In recent years, people have attempted to take responsibility for their personal development with performance tools and peer feedback systems. Some have been successful and made significant changes. Others, not so much.
The argument "But they use human shields!" has now become a hollow justification for innocent casualties and atrocities in warfare (instead of an explanation), and while many of us suspect that Hamas may be guilty of this, Israel's massive bombardments have now crossed some ethical line.
The images from and about Gaza disseminated through social media are striking, searing, poignant and loaded with messages, proving, yet again, that a ...
At the same time, it seems so antiquated to bring up old, stale, traditional values. Today, adults are often afraid to bring up traditional values to students because they appear "old-fashioned." I simply propose that old doesn't equal irrelevant
If you can say that Israel has the right to exist, than you must, in the same breath say that it has the right to defend itself from a fanatical religious cult that is hell-bent on its destruction.
Prone to fantasy, part of our minds and hearts wants to believe we are "free" -- free of others' needs, free of responsibility, free of the duty we owe the members of the human community on which we depend to survive.
Many of you reading this work directly with students. Perhaps you might work so closely with them, you've not been able to see a trend in the morals of today's high school and college students. This pattern has increased over the last thirty years, and many of us are missing the forest for the trees.
If one does a general Google search for STEM, there will be more than 60 million results. If you narrow the search to STEM education news, more than 70,000 articles will appear for the past year alone.
How we treat others is really in the end how we treat ourselves. Our outer conduct always has inner results. In a great little passage from Shakesp...
It's helpful when reporters link the entire press release or interview, as seeing a quote in context means everything. Which is why I am deeply troubled by a recent decision by Indianapolis-based WISH TV.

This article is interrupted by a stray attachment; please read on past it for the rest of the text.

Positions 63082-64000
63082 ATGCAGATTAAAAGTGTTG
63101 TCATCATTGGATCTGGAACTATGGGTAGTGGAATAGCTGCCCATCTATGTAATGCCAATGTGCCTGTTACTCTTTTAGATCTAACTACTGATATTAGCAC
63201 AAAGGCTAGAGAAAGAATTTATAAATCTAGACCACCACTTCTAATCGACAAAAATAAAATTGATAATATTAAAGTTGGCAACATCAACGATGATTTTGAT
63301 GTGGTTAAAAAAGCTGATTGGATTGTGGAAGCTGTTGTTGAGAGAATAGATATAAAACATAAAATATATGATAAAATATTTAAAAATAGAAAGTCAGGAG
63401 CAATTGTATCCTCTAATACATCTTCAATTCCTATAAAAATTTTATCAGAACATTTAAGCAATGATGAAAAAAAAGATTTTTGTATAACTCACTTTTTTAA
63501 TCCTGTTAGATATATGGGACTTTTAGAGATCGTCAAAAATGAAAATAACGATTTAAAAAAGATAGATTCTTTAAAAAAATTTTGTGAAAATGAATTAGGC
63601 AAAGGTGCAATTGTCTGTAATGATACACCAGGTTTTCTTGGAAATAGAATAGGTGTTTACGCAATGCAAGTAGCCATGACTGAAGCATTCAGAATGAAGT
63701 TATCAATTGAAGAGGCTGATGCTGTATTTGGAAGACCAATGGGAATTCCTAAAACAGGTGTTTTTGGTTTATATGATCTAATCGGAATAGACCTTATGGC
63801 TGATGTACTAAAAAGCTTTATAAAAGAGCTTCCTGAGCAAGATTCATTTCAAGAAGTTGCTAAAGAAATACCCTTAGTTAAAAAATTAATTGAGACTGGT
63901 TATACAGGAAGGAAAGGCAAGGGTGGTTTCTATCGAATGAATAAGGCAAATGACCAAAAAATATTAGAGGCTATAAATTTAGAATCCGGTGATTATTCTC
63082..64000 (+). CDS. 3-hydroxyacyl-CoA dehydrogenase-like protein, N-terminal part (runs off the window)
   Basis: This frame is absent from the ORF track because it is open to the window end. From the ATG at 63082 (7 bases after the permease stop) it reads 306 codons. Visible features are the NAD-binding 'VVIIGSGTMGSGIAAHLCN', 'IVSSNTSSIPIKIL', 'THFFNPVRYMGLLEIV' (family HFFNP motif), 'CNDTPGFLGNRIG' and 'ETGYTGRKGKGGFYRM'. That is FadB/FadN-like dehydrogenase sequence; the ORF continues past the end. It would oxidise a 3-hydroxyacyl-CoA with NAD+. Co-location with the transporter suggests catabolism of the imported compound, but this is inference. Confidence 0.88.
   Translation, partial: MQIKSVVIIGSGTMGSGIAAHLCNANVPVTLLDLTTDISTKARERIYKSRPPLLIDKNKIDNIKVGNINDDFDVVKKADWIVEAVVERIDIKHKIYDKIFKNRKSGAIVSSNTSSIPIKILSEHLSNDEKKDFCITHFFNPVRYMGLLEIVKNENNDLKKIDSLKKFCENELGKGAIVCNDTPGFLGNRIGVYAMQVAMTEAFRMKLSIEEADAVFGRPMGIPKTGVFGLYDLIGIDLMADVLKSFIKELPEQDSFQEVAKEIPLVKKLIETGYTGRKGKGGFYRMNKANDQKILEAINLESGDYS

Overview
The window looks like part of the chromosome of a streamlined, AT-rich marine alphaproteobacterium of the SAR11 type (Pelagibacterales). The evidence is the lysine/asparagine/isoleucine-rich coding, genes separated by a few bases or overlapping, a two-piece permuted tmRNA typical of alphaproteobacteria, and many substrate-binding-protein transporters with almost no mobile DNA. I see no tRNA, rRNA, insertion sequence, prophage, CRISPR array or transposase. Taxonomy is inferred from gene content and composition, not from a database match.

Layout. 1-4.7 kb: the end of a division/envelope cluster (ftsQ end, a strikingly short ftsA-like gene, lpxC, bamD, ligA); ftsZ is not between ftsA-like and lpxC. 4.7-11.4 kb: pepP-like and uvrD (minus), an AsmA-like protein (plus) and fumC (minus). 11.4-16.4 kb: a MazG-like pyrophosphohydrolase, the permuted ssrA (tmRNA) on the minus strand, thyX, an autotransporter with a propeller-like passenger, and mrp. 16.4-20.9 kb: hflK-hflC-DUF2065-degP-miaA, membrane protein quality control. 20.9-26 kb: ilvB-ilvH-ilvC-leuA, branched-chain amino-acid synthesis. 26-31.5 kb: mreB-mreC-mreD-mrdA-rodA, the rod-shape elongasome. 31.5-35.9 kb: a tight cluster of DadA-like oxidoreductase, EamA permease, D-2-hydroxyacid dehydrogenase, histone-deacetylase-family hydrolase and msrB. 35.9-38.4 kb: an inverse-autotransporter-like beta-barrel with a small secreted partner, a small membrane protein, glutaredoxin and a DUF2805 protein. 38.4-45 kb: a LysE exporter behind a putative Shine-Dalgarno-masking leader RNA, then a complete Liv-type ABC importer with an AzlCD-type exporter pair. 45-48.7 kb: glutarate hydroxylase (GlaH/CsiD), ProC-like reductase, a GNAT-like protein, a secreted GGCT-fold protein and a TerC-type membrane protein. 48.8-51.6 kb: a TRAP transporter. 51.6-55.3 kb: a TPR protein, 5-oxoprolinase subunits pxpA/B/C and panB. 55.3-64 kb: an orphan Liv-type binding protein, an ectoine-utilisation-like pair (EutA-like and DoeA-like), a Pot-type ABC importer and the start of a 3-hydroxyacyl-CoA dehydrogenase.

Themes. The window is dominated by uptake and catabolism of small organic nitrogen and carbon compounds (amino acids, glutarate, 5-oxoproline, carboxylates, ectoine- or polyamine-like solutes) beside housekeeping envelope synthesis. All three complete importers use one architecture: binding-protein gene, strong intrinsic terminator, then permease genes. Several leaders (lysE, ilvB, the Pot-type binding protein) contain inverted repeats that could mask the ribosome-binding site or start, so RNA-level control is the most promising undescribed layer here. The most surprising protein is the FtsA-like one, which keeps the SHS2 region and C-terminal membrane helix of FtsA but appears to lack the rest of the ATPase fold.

The problem, based on our observations of and conversations with parents, seems to be that the volume and power of messages that prioritize achievement and happiness are drowning out whatever messages we send about the importance of caring and responsibility for others.
How important are your business relationships to you? Think about your mechanic, banker, website designer, hair stylist, gardener, personal shopper or real estate agent. Why do you count on them?
Violence is not the most effective way to respond to injustice, but self-respecting individuals taking a stand together against injustice is. This is a price we all can afford. The question is do we respect each other enough to believe that others and ourselves are worth it?
From the outside, it can seem formulaic, but from the inside of the industry, behind the closed doors of the ivory towers and backrooms of clubs, there is a reality that seriously hinders my faith in believing a career can be launched without cheating.
It is not clear that Facebook broke the law -- the regulations apply technically to federal-funded research, but have been universally adopted by researchers as the standard. Facebook should agree to follow these guidelines as well.
It's not hard to demonize Facebook for their actions, but this problem is the same with every major company on the Internet today. The current relationship between consumers and Internet companies is unsustainable.